2014 Mercedes-Benz Sprinter

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Engine Engine 2.1LI-4
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2014 Sprinter Overview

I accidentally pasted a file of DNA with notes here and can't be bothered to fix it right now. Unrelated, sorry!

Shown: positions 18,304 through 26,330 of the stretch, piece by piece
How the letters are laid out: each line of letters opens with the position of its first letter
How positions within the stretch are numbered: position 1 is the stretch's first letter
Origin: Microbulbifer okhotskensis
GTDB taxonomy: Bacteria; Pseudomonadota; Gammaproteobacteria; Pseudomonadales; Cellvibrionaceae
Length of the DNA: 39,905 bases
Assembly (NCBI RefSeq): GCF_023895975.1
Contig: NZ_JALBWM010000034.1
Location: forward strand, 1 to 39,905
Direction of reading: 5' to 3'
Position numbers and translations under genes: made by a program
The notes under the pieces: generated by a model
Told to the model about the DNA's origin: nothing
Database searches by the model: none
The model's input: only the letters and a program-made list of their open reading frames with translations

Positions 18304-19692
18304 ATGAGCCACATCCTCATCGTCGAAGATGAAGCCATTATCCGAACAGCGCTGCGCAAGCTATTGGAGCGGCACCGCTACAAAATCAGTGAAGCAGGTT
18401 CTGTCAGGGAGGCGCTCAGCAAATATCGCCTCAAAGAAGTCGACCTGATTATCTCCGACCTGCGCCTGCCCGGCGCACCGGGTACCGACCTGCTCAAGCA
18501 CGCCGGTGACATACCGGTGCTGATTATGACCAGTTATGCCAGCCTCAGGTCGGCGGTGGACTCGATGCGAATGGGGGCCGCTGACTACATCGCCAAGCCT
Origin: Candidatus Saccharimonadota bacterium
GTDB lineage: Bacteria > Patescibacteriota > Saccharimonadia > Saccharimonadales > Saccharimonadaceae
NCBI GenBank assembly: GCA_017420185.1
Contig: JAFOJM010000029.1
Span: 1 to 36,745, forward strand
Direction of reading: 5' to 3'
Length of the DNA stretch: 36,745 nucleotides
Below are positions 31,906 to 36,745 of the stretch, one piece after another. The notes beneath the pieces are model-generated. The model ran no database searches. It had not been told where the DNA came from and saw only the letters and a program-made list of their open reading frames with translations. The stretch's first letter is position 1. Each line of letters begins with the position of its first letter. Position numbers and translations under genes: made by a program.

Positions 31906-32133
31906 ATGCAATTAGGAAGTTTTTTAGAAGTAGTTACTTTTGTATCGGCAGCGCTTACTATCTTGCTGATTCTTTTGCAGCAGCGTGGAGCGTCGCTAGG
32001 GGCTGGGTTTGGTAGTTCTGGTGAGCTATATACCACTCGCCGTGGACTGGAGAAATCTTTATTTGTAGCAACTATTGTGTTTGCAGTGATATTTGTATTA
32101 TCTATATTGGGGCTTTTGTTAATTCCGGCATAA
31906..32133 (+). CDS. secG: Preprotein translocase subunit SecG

Ready To Battle Others Of Its Own Kind To the casual van observer, there are likely three seminal categories of big-box hauler. 1) The white Ford Econoline. 2) The decades-old conversion vans made by various manufacturers, with a porthole, an angel and a unicorn floating in an airbrushed rendition of the cosmos. 3) The European van, up until recently embodied solely in the form of the Mercedes-Benz (or Dodge or Freightliner) Sprinter. It's the latter we flew to Germany to drive, the 2014 model year adding a new standard engine and transmission, new safety tech and a finespun redesign. The fresh elements aren't just to give buyers a reason to go brand-new, though. With the Nissan "Proboscis Monkey" NV200 having already arrived, Ford about to import its larger Transit cargo hauler and the Fiat Ducato ready to become the Ram ProMaster, the European van that started it all needs to prepare for new competition that actually aligns with its feature set. If anyone has issues with the 2014 Sprinter, they shouldn't have anything to do with its performance... The biggest change lives right under the Benz's short nose: a 2.1-liter, four-cylinder diesel engine mated to a seven-speed automatic transmission has become the Sprinter's standard engine. Up until now, the Sprinter has only offered a Hobson's choice of motors, that being a 3.0-liter, six-cylinder diesel paired with a five-speed automatic. The six-cylinder and its automatic partner stay, maintaining the same numbers – 188 horsepower and 325 pound-feet of torque. But when the new van goes on sale on September 1, they will migrate to the option sheet. A 2.1-liter, four-cylinder diesel engine mated to a seven-speed automatic transmission has become the Sprinter's standard engine. The common-rail, direct-injected, four-cylinder diesel with a two-stage turbocharger slides into the base-model spot with 161 hp and 265 lb-ft. In US trim, that twist comes on as low as 1,400 rpm. That's 7 horsepower and 22 pound-feet more than the inline five-cylinder that was the sole engine choice for most of the Sprinter's time here (before the 3.0-liter six arrived) – a powerplant buyers liked enough to give the Sprinter a toehold in our market. The seven-speed transmission is fitted with a torque converter in order to keep a plush edge on gearchanges. The curb weight of the Sprinter panel vans vary with configuration, but this engine and transmission will be the go-to combination even for models that break the five-ton GVWR barrier. That makes the torque converter a kind consideration since no one should be surprised that an engine with such modest thrust must employ every available ratio to find the most efficient way forward. Gains in efficiency have been eked from other points in the drivetrain, including a remap of the generator management system, a power steering pump that operates on the hydraulic steering only when needed and a more precise fuel pump. Even the profiles of the teeth in the rear axle's differential and the oil flow around them – improved so as …